It’s just too expensive to drill for a small company such as AKK, so while it does remain in Texas, it has narrowed its focus to Kentucky, Mississippi, and Colorado in response to the low oil price.

This play is being pursued by a lot of smaller oil and gas companies right now in light of the dwindling oil price.

Just the cost of leasing in Texas alone could be a drag on AKK’s balance sheet at current oil prices, and the costs associated with drilling in the shale don’t add up.

Without the cash to keep on drilling and without wanting to dilute shareholders, the play here is to realise some value for shareholders by attracting a bigger fish which can ride out the oil storm and pay to sit on the asset.

Meanwhile, Mississippi, Kentucky, and in particular Colorado offer up conventional oil potential which doesn’t cost a lot to drill.

In fact, by some estimates it costs less than $500,000 per producing well to drill. At $50 oil, this means a well simply needs to produce 10,000 barrels over its lifetime to pay back the cost of drilling.

As we’ll see later, AKK is looking to exceed these numbers by a fair way.

The eastern business unit (Kentucky and Mississippi)

Together, AKKs Kentucky and Mississippi projects make up its eastern business unit, where AKK is focusing on near term conventional oil production to help fund its higher stakes game in Colorado.

In the ‘ol’ Miss’, AKK has interest in several producing oil wells in Adams County, where it has targeted the oil-producing Wilcox Formation.

In fact, out of five wells it’s drilled in Mississippi, AKK has hit oil in all of them.

As those of you who have long (and sometimes bitter) experiences in oil investing, you know 100% is a pretty good strike rate to say the least.

It comes down to good project selection, and the management of the business unit led by Tim Hart who has been doing a great job in selecting the best opportunities for AKK.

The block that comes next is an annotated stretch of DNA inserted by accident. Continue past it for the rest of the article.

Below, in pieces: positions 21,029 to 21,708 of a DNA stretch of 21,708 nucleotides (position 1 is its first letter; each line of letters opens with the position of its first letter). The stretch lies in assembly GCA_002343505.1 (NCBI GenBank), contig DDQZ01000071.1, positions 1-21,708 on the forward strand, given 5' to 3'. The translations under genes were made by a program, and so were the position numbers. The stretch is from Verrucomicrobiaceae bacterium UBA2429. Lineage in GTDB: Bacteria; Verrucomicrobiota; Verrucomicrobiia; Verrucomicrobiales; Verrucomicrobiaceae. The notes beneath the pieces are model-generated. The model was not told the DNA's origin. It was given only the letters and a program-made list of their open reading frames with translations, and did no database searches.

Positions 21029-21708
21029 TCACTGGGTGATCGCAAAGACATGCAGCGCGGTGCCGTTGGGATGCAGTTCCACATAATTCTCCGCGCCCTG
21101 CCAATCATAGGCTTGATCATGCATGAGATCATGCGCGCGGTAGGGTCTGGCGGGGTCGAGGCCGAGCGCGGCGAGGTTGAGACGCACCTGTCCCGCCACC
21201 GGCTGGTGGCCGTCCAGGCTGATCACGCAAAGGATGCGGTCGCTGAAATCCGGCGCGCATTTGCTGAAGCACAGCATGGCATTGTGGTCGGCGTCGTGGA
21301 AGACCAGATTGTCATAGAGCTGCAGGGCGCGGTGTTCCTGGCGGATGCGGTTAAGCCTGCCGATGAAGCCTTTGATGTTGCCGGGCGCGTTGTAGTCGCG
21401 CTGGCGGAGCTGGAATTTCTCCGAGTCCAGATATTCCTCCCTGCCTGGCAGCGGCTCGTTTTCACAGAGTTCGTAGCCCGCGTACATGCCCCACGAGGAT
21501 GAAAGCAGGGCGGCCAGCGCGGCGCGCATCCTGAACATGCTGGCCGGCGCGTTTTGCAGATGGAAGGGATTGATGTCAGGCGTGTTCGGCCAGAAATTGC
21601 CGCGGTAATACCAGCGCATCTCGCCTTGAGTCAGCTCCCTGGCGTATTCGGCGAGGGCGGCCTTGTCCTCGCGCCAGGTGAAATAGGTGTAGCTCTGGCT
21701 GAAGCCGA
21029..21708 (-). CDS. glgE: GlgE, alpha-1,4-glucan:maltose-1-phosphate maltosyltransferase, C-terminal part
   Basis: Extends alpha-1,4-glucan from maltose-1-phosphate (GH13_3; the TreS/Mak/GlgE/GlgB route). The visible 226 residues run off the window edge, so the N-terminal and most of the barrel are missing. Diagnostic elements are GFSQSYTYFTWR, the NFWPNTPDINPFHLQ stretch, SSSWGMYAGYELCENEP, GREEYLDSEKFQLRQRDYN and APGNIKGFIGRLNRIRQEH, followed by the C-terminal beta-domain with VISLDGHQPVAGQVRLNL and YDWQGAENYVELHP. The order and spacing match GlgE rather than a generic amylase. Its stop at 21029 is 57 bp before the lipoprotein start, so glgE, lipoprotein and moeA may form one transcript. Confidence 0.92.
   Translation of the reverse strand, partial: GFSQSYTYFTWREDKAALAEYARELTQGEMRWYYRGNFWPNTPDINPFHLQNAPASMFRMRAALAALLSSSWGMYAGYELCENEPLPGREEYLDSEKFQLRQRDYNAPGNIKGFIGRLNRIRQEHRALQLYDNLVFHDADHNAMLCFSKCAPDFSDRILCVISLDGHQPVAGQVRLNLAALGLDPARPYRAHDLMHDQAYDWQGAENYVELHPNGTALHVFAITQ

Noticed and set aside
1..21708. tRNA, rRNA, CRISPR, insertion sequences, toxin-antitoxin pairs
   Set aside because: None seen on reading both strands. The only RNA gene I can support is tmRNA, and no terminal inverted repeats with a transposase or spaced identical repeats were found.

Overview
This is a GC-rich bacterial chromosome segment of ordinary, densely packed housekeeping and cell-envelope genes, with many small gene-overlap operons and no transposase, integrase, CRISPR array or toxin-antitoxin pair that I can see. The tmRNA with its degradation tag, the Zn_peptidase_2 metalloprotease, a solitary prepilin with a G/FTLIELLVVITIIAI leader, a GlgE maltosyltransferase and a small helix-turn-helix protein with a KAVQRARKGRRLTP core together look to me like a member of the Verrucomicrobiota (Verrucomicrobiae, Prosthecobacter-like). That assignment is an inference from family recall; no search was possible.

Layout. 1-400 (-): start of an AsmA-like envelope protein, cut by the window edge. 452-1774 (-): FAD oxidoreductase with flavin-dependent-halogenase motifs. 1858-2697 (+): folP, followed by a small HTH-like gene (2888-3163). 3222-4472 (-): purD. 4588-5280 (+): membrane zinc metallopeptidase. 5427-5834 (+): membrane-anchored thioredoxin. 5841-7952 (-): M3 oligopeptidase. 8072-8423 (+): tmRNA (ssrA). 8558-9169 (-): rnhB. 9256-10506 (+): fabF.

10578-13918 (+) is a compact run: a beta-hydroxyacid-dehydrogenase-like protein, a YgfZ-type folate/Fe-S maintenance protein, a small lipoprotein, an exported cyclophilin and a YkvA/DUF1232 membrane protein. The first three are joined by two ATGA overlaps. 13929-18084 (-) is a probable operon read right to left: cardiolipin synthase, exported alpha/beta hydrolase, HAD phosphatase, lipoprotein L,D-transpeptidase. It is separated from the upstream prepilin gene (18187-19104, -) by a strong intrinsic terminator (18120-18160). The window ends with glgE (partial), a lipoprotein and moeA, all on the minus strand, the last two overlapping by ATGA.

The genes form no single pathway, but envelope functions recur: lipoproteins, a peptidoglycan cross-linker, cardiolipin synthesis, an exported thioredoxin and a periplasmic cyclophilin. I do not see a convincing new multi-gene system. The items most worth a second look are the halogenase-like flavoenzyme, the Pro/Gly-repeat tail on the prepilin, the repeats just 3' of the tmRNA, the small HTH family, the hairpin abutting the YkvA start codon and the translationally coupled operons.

It’s not easy selecting a low-cost entry which represents the best bang for shareholders’ bucks in a low-oil cost environment, but Hart and his team appear to have done just that.

Despite this, a 100% strike rate is unlikely to continue forever – oil explorers are speculative investments, and it’s always recommended to seek professional advice before investing.

AKK’s latest well at the Board of Education project hit 28ft (8.5m) of saturated oil sands .

The well is currently being flow tested, and AKK expects oil sales to begin from the project before the year is out.

AKK has a 37% net revenue interest in the 120 acre project and a 50% working interest.

Meanwhile, wells drilled in Kentucky continue to provide ongoing cash flow with daily production averaging 30 barrels of oil per day.

It may not seem like a lot, but for a company that (as we’ll demonstrate later) is keeping costs down, it’s handy cashflow.

While the cashflow from the 50% owned project will be nice for AKK, the real game could just be to the north in Colorado.

One well to unlock 350?

AKK’s Colorado project is what caused us to take another look at them.

Back in October it told the market that it had identified a high-impact oil target at its Pathfinder project, which overlies the prolific oil and gas-bearing DJ Basin.

Interestingly, the acreage had never before been drilled for oil and gas, making it rare ground in the DJ Basin which had not yet been drilled.

So how did AKK pick up the acreage in the first place from under the nose of the entire oil and gas community?

One of AKK’s non-executive directors is Dr Mark Hart, who is a man with a wealth of connections in North America.

He’s a man who’s been around the traps, and one of his previous roles was as managing director of Newmont Mining’s Canadian operations.